More than five and a half decades later, the Democrats are again holding their national convention in Chicago. There is again an unpopular Democrat in the White House who is presiding over not one but two unpopular wars, albeit without open US troop deployments. While US President Joe Biden has resisted the increasingly loud calls for him to step aside, he, like LBJ, is also beset with protests from anti-war activists and young people inside his party. “Genocide Joe has got to go” is the 2024 version of “Hey Hey, LBJ, how many kids did you kill today?”
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To top it off, anti-war groups, including Students for a Democratic Society, one of the main drivers of the 1968 protest, have filed for permits to protest the war in Gaza, described by multiple human rights organizations as a genocide. As in 1968, the city of Chicago denied their permit request, arguing that the protest would “substantially and unnecessarily interfere with traffic in the area” and suggested a site more than four miles away from the convention.
“[The Chicago Department of Transportation] has sent a clear message. They stand with the political elites in Washington, and against the people of Chicago,” Anti-War Committee Chicago member John Metz said.
Again, just like in 1968, the activists are saying they will not be cowed into places where their protests will be more convenient for those they are protesting.
“We want them to literally hear us and literally see us,” Hatem Abudayyeh, executive director of the Arab American Action Network, said of the suggestion to move the protest. “We want those warmongers, those people responsible for the killings, those people with blood on their hands to have to walk past tens of thousands of Palestinians who have families that have been killed in Gaza.”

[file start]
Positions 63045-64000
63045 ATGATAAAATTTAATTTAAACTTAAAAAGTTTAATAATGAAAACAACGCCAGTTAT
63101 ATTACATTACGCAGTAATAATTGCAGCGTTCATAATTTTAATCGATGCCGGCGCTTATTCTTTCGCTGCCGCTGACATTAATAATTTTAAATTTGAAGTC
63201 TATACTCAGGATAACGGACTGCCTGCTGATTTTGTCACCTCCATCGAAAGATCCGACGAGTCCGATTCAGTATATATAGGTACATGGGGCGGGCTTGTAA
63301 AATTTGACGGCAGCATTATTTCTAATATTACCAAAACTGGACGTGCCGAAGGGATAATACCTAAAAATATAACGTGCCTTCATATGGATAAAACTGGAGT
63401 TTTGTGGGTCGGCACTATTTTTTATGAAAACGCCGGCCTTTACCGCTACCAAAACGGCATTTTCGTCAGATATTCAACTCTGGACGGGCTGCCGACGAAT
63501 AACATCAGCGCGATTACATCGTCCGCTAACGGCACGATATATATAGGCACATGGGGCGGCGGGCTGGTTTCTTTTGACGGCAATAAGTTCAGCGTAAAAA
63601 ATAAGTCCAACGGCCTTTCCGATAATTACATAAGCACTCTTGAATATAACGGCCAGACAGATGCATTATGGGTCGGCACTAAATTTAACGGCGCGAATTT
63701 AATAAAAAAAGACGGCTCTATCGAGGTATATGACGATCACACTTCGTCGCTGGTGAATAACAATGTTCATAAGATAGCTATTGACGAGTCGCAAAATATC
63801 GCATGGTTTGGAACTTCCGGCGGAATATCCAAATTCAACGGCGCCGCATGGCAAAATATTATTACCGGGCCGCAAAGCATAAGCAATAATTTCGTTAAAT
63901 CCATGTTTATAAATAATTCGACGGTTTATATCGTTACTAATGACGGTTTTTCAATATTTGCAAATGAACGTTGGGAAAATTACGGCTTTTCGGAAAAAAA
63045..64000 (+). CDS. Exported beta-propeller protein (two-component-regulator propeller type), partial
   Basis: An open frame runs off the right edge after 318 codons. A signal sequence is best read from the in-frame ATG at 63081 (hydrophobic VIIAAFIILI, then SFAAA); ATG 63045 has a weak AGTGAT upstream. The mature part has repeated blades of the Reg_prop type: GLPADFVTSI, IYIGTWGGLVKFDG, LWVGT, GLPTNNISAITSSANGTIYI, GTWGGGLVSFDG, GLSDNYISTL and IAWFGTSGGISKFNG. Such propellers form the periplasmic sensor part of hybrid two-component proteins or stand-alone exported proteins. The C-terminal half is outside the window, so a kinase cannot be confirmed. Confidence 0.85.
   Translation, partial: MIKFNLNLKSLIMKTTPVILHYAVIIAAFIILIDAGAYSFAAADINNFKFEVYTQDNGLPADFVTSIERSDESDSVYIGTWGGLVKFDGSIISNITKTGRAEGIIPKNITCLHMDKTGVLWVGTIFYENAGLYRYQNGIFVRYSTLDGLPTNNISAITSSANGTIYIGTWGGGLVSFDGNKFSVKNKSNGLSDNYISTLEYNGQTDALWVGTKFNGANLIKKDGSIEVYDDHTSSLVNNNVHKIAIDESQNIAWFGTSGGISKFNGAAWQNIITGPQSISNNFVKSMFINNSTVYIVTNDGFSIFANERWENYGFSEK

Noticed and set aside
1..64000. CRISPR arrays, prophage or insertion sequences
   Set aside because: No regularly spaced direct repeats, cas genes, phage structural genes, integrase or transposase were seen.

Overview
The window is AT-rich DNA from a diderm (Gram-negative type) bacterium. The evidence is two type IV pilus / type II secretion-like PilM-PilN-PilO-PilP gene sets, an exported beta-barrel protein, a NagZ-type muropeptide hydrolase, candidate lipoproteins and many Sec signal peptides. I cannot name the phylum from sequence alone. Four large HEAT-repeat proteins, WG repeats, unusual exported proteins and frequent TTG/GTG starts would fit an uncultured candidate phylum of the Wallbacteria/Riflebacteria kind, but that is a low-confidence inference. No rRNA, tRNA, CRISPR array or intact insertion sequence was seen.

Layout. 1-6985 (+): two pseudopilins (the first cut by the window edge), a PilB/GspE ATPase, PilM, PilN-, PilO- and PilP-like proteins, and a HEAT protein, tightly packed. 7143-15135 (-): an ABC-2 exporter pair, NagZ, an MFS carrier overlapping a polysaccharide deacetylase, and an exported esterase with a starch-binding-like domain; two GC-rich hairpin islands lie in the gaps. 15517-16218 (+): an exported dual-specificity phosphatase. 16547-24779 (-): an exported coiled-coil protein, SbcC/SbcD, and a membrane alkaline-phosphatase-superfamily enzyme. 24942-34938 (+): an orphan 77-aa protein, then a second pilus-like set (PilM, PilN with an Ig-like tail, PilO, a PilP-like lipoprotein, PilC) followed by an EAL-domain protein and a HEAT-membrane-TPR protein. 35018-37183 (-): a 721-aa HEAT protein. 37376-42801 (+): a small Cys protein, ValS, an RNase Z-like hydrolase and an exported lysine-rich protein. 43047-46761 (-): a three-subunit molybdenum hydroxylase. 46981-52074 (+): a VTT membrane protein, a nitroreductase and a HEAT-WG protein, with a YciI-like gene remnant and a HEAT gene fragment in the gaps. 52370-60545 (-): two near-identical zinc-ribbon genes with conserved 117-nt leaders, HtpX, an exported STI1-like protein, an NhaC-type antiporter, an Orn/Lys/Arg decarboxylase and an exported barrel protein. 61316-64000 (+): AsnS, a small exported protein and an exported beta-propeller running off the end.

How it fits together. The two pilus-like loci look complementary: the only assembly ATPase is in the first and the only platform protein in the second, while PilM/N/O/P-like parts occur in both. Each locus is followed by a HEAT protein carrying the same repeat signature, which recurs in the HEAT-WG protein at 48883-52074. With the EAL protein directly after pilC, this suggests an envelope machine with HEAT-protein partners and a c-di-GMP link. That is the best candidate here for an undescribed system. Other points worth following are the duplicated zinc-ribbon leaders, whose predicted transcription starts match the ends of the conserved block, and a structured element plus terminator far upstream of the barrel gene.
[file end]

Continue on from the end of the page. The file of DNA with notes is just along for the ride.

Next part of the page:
The groups, just like they did in 1968, are appealing the decision. Every appeal in 1968 was blocked by the courts, but the protesters showed up anyway and riots ensued. Will history repeat itself again?
In 1968, David Stahl, the deputy mayor to Richard J Daley, was put in charge of negotiations with the Yippies and other organizers. In 1988, he spoke about the meetings in a retrospective article about the riots, saying that it was a mistake to deny their permits.
“In retrospect, I think we could have been more accommodating than we were. There wouldn’t have been anything wrong with them sleeping in the parks,” he admitted.
Unlike in 1968, the protesters today are not asking for permission to sleep in the parks throughout the convention. Rather, they are asking to be seen and heard by the subjects of their protest and still, the city is denying their permits.
We saw, more than half a century ago, in this same city, with this same political party, during the same event, in extremely similar circumstances, what happens when authorities abuse permits to prevent speech. Yet Democrats are seemingly hellbent on repeating those mistakes.
After the 1968 riots came the infamous Chicago 8 trial (later changed to Chicago 7, after black activist Bobby Seal was given a separate trial) Jerry Rubin, one of the Yippie leaders, offered to give the judge Julius Hoffman (no relation to Abbie) a copy of his book just before being sentenced, saying that it included an inscription he added. “Julius, You radicalized more young people than we ever could. You’re the country’s top Yippie.”
“We’ve won the battle of Chicago,” Hoffman said weeks after the event.